Judges (copy)

Judge Ralph Strother of the 19th State District Court has recused himself from the Shawn Oakman trial.

The sexual assault trial of former Baylor University football player Shawn Oakman, set to begin Monday, was postponed after the judge in the case recused himself in the face of complaints by the defense, allowing a new judge to take his place.

Judge Ralph Strother of Waco’s 19th State District Court removed himself from the case after Oakman’s attorneys filed a recusal motion Monday, alleging that Strother met improperly last week with prosecutors and unsealed records without consulting the defense. Strother had met with defense attorneys in August and agreed to seal the records in question, which include medical information from Baylor Scott & White Medical Center.

“These improper actions have operated to deny the defendant’s rights to due process and due course of law, his right to counsel, his right to effective assistance of counsel, his right to present a defense and his right of confrontation,” states the motion from defense attorneys Alan Bennett and Jessi Freud. Oakman’s attorneys also filed a motion Monday to disqualify the prosecutors in the case, Robert Moody and Gabe Price, who met with Strother on Feb. 20.

Strother’s recusal came just before jury selection was to begin in the trial at 10:30 a.m. Monday. Jurors were told late Monday morning to report back at 10:30 a.m. Tuesday in hopes that the trial can proceed.

Strother sent notification of his recusal to Judge Billy Ray Stubblefield, presiding judge of the Third Administrative Judicial Region, who late Monday appointed Retired State District Judge Mike Snipes of Dallas to preside over the case. Snipes is scheduled to hold a hearing at 8:30 a.m. Tuesday to consider the motion to disqualify the prosecutors.

If Snipes denies the motion, jury selection in Oakman’s case likely will begin later in the day, court officials said.

Strother, who declined comment on his recusal, was subpoenaed by the defense to testify at Tuesday morning’s hearing. Two of Strother’s staff members were subpoenaed by the state.

Oakman’s attorneys on Monday also filed a motion to dismiss the charges against Oakman, who is accused of sexually assaulting a Baylor student at his apartment in April 2016, after his record-setting football career at Baylor was over. He has said he and the woman previously dated and that they had a consensual sexual encounter.

The motion to dismiss alleges that the defense’s right to prepare for trial without state intrusion and the attorney-work product doctrine have been violated.

Later Monday, prosecutors filed an answer to the defense motion to disqualify Moody and Price, along with prosecutor Hilary LaBorde, who was not in the alleged ex parte meeting with Strother.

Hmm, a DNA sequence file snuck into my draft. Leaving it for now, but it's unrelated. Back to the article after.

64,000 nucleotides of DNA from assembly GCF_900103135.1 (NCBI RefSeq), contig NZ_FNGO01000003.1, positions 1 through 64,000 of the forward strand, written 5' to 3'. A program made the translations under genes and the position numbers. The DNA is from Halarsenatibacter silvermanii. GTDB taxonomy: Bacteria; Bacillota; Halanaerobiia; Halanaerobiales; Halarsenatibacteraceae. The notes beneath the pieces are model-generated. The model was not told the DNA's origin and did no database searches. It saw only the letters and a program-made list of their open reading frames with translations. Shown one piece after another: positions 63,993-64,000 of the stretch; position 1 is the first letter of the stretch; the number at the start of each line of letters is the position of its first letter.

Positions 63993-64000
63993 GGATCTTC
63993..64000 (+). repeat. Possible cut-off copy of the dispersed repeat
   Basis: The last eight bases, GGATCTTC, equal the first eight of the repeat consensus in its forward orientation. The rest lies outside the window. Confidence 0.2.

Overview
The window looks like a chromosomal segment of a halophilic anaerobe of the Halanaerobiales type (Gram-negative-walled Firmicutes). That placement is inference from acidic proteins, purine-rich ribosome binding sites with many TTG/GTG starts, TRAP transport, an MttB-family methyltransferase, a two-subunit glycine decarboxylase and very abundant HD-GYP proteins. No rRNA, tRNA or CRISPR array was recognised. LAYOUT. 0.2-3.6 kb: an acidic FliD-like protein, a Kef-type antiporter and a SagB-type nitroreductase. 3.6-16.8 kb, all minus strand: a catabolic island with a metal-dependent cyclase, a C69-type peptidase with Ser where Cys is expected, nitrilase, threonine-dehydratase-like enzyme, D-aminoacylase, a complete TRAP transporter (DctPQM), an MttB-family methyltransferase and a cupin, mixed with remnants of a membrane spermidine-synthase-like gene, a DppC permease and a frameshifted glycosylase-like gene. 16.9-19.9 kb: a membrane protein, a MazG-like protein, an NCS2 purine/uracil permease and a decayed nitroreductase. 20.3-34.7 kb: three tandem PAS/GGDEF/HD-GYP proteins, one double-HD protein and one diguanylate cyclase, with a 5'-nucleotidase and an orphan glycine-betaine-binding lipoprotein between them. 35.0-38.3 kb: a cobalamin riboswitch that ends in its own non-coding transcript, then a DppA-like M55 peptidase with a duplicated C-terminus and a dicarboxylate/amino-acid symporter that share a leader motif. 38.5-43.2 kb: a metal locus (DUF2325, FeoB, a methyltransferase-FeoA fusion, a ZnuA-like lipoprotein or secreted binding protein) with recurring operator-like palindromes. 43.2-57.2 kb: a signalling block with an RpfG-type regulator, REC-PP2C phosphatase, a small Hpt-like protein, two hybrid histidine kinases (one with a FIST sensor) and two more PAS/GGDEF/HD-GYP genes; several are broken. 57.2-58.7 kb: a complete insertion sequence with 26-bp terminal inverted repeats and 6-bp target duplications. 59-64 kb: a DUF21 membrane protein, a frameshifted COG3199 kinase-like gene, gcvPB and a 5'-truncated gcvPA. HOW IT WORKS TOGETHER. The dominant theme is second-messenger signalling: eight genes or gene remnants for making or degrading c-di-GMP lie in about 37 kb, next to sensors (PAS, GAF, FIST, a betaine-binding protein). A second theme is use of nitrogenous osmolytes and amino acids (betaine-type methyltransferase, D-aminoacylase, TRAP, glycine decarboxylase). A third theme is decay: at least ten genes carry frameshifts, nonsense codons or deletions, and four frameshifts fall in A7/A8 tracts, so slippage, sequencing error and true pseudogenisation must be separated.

Price alleges in the motion that he and Moody never spoke to the judge about the facts of the case, only that they brought what they perceived to be “an irregularity” to the judge’s attention for his review. They said the decision to unseal the records “was made solely by the judge.”

The state’s answer said that on Feb. 20, defense attorneys filed several subpoena requests for custodians of records seeking their testimony in court.

“Those subpoenas did not correspond with any subpoenas duces tecum (document-based subpoenas) that were in the clerk’s records and therefore they were unusual,” Price wrote in the answer. “The state contacted subpoenaed custodians and inquired why they were subpoenaed witnesses in the case. The custodians of record informed the state that they were served with sealed subpoenas duces tecum from the defense for medical records and psychological records of the victim in the case.”

Prosecutors noticed a number of other sealed motions in the file and told Strother, the answer says. Strother looked at the file and determined that “all of the sealed orders were done in error, as he did not think a subpoena should be sealed,” the answer states, adding that prosecutors never requested the judge to unseal the documents.

The next day, prosecutors subpoenaed the same records requested by the defense subpoenas.

“Additionally, the records that have been received by the state have no relevant information to the case,” prosecutors wrote in the state’s answer.

About 140 prospective jurors in the case filled out questionnaires to assist in jury selection on Feb. 15. Since then, the defense and state have agreed to release about 45 potential jurors, leaving about 95 who showed up Monday morning for what they thought would be the start of the trial. By the time the panel returns Tuesday morning, the county will have spent almost $9,400 on jury pay alone for the Oakman case.

Any jurors or alternates chosen will be paid $40 a day, and the trial is expected to last at least five days.

Staff writer at the Waco Tribune-Herald covering courts and criminal justice. Follow me on Twitter @TSpoonFeed.

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